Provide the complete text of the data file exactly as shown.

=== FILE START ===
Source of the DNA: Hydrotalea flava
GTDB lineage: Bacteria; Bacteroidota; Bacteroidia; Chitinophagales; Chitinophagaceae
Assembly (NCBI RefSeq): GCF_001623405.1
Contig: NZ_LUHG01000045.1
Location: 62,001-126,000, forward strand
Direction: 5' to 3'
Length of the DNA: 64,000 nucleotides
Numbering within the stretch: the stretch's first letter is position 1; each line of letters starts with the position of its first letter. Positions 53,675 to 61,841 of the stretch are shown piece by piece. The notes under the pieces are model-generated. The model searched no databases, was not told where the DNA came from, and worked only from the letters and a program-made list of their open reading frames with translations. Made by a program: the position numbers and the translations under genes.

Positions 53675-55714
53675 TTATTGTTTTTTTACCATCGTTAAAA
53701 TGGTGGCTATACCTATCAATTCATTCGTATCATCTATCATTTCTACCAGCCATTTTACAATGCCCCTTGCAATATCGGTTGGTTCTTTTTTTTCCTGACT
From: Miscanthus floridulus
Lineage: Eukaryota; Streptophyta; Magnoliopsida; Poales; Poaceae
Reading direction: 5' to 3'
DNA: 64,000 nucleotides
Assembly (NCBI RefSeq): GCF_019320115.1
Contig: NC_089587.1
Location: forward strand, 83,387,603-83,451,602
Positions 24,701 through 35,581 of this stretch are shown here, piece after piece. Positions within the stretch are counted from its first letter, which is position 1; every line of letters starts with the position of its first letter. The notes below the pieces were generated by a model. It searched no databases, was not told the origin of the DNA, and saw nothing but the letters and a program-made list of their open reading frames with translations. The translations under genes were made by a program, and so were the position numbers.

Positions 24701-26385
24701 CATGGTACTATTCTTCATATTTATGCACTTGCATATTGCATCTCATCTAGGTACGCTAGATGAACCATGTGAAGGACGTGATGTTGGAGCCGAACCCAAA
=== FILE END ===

Source of the DNA: Hydrotalea flava
GTDB lineage: Bacteria; Bacteroidota; Bacteroidia; Chitinophagales; Chitinophagaceae
Assembly (NCBI RefSeq): GCF_001623405.1
Contig: NZ_LUHG01000045.1
Location: 62,001-126,000, forward strand
Direction: 5' to 3'
Length of the DNA: 64,000 nucleotides
Numbering within the stretch: the stretch's first letter is position 1; each line of letters starts with the position of its first letter. Positions 53,675 to 61,841 of the stretch are shown piece by piece. The notes under the pieces are model-generated. The model searched no databases, was not told where the DNA came from, and worked only from the letters and a program-made list of their open reading frames with translations. Made by a program: the position numbers and the translations under genes.

Positions 53675-55714
53675 TTATTGTTTTTTTACCATCGTTAAAA
53701 TGGTGGCTATACCTATCAATTCATTCGTATCATCTATCATTTCTACCAGCCATTTTACAATGCCCCTTGCAATATCGGTTGGTTCTTTTTTTTCCTGACT
From: Miscanthus floridulus
Lineage: Eukaryota; Streptophyta; Magnoliopsida; Poales; Poaceae
Reading direction: 5' to 3'
DNA: 64,000 nucleotides
Assembly (NCBI RefSeq): GCF_019320115.1
Contig: NC_089587.1
Location: forward strand, 83,387,603-83,451,602
Positions 24,701 through 35,581 of this stretch are shown here, piece after piece. Positions within the stretch are counted from its first letter, which is position 1; every line of letters starts with the position of its first letter. The notes below the pieces were generated by a model. It searched no databases, was not told the origin of the DNA, and saw nothing but the letters and a program-made list of their open reading frames with translations. The translations under genes were made by a program, and so were the position numbers.

Positions 24701-26385
24701 CATGGTACTATTCTTCATATTTATGCACTTGCATATTGCATCTCATCTAGGTACGCTAGATGAACCATGTGAAGGACGTGATGTTGGAGCCGAACCCAAA